The FDA and ODAC recommended waiting until the completion of further studies before approving the drug, a process which could take several more years. The FDA will issue a final ruling on this application in October, however it is expected that they will not reverse their position on waiting until further studies are completed before approving this drug.

A point of contention is the issue of progression-free survival vs. overall survival.

The concept of progression-free survival (PFS) refers to the period of time that a treatment causes the cancer to improve or remain stable without getting worse. Overall survival (OS) measures the specific length of time that a person with cancer survives after receiving treatment. Scientist use these terms to measure the success or efficacy of new cancer therapies. Traditionally, the FDA has used only overall survival when considering the approval of a new drug. Other outcomes such as improved quality of life, and progression free survival are not usually considered significant enough for the FDA to approve a drug. There has debate among researchers and advocacy groups about whether or not a drug should be approved if it doesn’t demonstrate OS benefits. For patients facing advanced disease, PFS may seem like an acceptable endpoint.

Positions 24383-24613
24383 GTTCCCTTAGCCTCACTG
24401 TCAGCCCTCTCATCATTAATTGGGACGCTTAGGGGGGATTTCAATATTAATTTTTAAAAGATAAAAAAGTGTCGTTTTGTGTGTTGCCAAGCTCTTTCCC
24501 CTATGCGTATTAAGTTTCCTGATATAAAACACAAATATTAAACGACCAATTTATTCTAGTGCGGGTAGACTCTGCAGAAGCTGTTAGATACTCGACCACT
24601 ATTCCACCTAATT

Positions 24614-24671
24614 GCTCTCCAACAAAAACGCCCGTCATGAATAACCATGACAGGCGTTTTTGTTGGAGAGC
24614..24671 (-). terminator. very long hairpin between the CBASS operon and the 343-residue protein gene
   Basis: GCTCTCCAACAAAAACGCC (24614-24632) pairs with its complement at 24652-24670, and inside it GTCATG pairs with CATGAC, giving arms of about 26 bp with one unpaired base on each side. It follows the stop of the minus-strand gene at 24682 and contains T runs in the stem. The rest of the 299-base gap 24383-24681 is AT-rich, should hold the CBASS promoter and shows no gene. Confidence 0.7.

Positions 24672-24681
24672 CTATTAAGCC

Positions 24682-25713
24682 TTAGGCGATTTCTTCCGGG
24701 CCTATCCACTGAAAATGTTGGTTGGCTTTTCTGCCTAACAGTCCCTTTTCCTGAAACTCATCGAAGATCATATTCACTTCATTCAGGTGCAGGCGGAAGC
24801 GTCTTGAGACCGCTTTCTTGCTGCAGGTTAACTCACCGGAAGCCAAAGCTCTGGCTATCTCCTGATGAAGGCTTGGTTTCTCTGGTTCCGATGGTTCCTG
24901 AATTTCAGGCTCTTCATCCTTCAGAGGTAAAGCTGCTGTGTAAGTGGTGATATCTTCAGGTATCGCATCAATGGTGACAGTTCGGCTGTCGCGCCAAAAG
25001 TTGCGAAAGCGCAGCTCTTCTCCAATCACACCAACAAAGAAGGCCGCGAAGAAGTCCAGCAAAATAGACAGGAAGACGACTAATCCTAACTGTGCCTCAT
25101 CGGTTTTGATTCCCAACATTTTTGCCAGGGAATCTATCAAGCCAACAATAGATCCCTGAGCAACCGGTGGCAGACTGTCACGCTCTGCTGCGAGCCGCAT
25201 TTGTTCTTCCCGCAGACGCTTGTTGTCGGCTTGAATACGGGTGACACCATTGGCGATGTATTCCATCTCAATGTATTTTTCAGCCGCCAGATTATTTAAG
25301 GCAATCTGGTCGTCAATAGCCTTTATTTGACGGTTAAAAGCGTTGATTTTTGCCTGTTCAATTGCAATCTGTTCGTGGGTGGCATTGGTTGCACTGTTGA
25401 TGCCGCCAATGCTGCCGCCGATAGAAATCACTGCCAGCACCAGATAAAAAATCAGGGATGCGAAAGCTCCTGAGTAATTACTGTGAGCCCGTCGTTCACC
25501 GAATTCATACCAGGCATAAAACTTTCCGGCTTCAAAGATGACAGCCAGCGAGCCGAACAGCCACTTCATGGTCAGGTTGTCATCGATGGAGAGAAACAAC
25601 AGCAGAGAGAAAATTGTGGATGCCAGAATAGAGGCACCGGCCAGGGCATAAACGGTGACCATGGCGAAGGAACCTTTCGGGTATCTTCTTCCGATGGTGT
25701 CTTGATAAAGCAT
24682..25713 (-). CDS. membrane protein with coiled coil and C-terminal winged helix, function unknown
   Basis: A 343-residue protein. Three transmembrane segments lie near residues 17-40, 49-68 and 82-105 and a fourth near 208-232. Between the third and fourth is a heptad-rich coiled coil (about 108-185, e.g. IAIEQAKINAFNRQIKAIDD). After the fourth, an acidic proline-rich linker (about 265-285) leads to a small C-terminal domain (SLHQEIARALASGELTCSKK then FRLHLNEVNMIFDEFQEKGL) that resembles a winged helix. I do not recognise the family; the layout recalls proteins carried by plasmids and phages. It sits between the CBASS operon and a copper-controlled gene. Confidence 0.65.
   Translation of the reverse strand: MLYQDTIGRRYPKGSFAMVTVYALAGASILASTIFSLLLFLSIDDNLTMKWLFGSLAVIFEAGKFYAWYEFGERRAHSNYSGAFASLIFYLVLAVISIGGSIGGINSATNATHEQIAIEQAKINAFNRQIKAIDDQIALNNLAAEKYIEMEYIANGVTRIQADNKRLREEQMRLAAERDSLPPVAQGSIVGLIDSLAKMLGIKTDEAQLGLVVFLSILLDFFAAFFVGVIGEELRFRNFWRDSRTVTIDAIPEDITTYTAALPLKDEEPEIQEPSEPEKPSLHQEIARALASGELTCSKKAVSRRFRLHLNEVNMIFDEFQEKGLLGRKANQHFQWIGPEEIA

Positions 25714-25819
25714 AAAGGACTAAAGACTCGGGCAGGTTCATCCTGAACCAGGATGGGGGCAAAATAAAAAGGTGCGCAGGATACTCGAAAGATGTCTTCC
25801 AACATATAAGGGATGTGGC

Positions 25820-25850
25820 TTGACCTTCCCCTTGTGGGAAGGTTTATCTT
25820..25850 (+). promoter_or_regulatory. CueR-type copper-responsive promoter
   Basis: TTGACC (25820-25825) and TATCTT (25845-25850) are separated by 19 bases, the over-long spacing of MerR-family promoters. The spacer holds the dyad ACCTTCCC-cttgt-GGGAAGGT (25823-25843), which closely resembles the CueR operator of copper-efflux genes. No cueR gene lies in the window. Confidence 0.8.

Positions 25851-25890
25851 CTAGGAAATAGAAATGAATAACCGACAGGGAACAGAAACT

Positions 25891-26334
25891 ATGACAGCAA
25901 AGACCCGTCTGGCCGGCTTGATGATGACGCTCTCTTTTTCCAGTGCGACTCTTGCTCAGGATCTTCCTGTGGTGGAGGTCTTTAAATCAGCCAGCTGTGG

In the olaparib study there was a statistically significant benefit in progression-free survival for BRCA mutation carriers who received olaparib: 6.9 months longer than those on placebo. The time until next treatment was 9.4 months longer in BRCA mutation carriers who took olaparib compared to those who received a placebo. Olaparib showed a significant effect on time to subsequent therapy in BRCA-mutation carriers, with the median time to subsequent therapy of 15.6 months in patients receiving olaparib versus 6.2 months in the placebo group.  There was a trend towards improved overall survival for women who took olaparib, with 55% of patients in the placebo arm dying compared to 50%, with a reported hazard ratio of 0.73 but this did not reach statistical significance in part because of the small number of patients in the study.